A peptic ulcer is an ulcer caused by stomach acid. An ulcer is where the lining of the gut is damaged and the underlying tissue is exposed. If you could see inside your gut, an ulcer looks like a small, red crater on the inside lining of the gut. A stomach ulcer is one type of peptic ulcer. A stomach ulcer is sometimes called a gastric ulcer. The most common type of peptic ulcer is a duodenal ulcer. The duodenum is the first part of the small intestine and connects to the stomach.

A common symptom of a peptic ulcer is pain in the upper tummy (abdomen) just below the breastbone (sternum). The pain usually comes and goes and can sometimes be felt as chest pain. Sometimes food makes the pain worse. The pain may wake you from your sleep. Bloating, retching and feeling sick are other symptoms. You may also feel particularly 'full' after a meal. Complications of peptic ulcers can occur in some cases and can be serious. Complications include:

  • Bleeding of the ulcer.
  • Perforation. This is where the ulcer goes right through (perforates) the wall of the stomach. Food and acid in the stomach then leak into the abdominal cavity. This usually causes severe pain and is a medical emergency.

See separate leaflets called Stomach (Gastric) Ulcer and Duodenal Ulcer for more details.

Shingles is an infection of a nerve and the area of skin supplied by the nerve. It is caused by a virus called the varicella-zoster virus. It is the same virus that causes chickenpox. Anyone who has had chickenpox in the past may develop shingles. The virus does not completely go after you have chickenpox. Some particles of virus remain active in the nerve roots next to your spinal cord. They do no harm there and cause no symptoms. For reasons that are not clear, the virus may begin to multiply again (reactivate). This is often years later. The reactivated virus travels along the nerve to the skin to cause shingles. Shingles is sometimes called herpes zoster.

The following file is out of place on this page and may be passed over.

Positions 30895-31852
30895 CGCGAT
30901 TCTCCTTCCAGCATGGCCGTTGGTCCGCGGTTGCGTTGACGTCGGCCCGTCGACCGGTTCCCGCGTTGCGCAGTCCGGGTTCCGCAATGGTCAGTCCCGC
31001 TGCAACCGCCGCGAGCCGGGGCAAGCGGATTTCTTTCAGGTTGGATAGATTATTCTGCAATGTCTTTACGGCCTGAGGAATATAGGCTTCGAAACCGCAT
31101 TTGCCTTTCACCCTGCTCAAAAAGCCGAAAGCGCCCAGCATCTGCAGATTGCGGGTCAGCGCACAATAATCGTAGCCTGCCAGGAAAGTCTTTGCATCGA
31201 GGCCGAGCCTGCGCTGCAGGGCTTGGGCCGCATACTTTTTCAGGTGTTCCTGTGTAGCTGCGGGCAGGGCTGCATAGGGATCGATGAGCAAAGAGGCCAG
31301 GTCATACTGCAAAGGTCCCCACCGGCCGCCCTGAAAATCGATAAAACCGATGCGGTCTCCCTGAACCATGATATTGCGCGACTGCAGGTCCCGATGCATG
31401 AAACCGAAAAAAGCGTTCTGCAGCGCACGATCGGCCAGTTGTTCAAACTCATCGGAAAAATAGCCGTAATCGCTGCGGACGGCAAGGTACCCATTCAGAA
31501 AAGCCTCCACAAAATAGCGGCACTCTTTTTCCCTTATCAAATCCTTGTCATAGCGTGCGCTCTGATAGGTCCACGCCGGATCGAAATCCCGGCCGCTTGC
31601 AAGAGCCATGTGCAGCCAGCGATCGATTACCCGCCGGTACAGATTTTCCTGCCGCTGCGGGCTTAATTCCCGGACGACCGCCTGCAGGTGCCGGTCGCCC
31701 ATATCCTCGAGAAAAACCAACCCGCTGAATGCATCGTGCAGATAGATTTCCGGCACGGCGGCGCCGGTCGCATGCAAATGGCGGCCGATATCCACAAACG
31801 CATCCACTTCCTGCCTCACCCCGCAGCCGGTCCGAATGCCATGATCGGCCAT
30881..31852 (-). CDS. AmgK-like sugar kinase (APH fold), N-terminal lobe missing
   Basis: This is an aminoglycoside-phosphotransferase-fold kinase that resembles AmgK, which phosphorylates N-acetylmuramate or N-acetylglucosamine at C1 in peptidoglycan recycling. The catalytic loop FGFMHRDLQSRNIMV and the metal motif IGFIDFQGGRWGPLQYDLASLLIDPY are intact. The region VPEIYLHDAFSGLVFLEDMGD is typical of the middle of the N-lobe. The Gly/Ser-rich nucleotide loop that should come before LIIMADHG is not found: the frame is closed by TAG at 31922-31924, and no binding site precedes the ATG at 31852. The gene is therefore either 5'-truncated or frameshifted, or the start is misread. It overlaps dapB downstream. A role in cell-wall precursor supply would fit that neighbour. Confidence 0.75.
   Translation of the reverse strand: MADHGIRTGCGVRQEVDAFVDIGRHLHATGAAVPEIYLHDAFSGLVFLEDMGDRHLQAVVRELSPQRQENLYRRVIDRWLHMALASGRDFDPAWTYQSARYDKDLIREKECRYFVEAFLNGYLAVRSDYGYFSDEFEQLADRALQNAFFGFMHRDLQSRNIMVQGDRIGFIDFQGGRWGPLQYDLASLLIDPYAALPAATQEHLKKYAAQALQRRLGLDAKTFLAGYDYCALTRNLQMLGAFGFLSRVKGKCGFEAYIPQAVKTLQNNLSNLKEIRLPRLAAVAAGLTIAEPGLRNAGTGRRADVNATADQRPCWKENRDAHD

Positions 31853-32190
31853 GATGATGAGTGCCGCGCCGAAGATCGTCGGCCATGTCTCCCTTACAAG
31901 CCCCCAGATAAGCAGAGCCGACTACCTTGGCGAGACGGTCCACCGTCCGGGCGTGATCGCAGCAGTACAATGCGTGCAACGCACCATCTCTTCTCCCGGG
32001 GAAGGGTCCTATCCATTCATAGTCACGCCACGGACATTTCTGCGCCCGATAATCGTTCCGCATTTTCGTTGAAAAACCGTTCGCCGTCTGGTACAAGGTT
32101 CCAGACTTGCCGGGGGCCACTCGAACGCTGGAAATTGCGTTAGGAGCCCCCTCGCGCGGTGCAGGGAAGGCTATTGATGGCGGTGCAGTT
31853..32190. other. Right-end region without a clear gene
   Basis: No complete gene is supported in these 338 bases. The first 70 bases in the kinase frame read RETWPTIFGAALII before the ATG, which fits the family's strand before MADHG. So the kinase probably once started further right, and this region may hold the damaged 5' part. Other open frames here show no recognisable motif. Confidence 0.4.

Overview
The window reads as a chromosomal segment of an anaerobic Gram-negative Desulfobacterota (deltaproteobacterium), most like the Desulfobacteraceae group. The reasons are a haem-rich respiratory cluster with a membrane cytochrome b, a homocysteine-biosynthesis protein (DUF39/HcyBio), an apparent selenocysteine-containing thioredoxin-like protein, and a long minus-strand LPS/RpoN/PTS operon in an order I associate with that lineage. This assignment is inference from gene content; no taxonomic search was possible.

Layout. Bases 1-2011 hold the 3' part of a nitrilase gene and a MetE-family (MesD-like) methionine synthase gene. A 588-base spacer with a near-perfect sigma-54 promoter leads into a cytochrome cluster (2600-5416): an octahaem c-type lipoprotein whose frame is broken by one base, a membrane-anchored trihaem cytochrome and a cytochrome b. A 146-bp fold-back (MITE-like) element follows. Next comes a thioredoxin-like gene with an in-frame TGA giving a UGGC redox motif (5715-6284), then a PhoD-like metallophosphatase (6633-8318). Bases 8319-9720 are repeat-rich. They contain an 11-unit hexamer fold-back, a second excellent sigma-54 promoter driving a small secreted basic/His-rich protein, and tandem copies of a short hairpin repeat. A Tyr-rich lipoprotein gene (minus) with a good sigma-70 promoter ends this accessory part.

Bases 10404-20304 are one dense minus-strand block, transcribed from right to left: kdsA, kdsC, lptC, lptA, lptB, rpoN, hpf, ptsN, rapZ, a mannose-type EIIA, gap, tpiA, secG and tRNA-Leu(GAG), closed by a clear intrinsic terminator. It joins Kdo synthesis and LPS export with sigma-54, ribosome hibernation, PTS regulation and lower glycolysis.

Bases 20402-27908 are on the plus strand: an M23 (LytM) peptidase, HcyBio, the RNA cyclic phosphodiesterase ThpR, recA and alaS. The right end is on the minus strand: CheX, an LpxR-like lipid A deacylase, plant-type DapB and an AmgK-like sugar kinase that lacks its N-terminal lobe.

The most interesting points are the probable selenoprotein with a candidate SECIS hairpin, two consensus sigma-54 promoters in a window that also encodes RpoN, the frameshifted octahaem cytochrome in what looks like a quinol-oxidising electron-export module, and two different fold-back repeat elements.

The virus usually affects one nerve only, on one side of the body. Symptoms occur in the area of skin that the nerve supplies. The usual symptoms are pain and a rash. If a nerve supplying the skin on the chest is affected, singles can cause chest pain. The pain is a localised band of pain and can range from mild to severe. A rash typically appears two to three days after the pain begins. Red blotches appear that quickly develop into itchy blisters. The rash looks like chickenpox but only appears on the band of skin supplied by the affected nerve. The blisters gradually dry up, form scabs and then fade away. See separate leaflet called Shingles (Herpes Zoster) for more details.

Pulmonary embolism
A pulmonary embolism (PE) occurs when there is a blockage in one of the artery blood vessels in the lungs - usually due to a blood clot. A PE can be in an artery in the centre of the lung or one near the edge of the lung. The clot can be small and there can be more than one clot. If there are severe symptoms, which occur with a large clot near the centre of the lung, this is known as a massive PE, and is very serious.

In almost all cases, the cause is a blood clot (thrombus) that has originally formed in a deep vein - known as deep vein thrombosis (DVT). This clot travels through the circulation and eventually gets stuck in one of the blood vessels in the lung. The thrombus that has broken away is now called an embolus (and can therefore cause an embolism). Most DVTs come from the veins in the legs or pelvis. Occasionally, a PE may come from a blood clot in an arm vein, or from a blood clot formed in the heart.

A PE usually causes pleuritic chest pain (sharp chest pain felt when breathing in). In a large PE, chest pain can be felt in the centre of the chest behind the sternum. Often you feel like you cannot breathe deeply. You can also feel breathless and the degree of breathlessness will depend on the size and position of the PE. Coughing up blood (haemoptysis), a mild fever and a fast heart rate are other symptoms. You may also feel faint, or even collapse because a large blood clot can cause the blood pressure to drop significantly. There may also be symptoms of a DVT such as pain in the back of the calf in the leg, tenderness of the calf muscles or swelling of a leg or foot. The calf may also be warm and red. See separate leaflet called Pulmonary Embolism for more details.

A pneumothorax is air that is trapped between a lung and the chest wall. The air gets there either: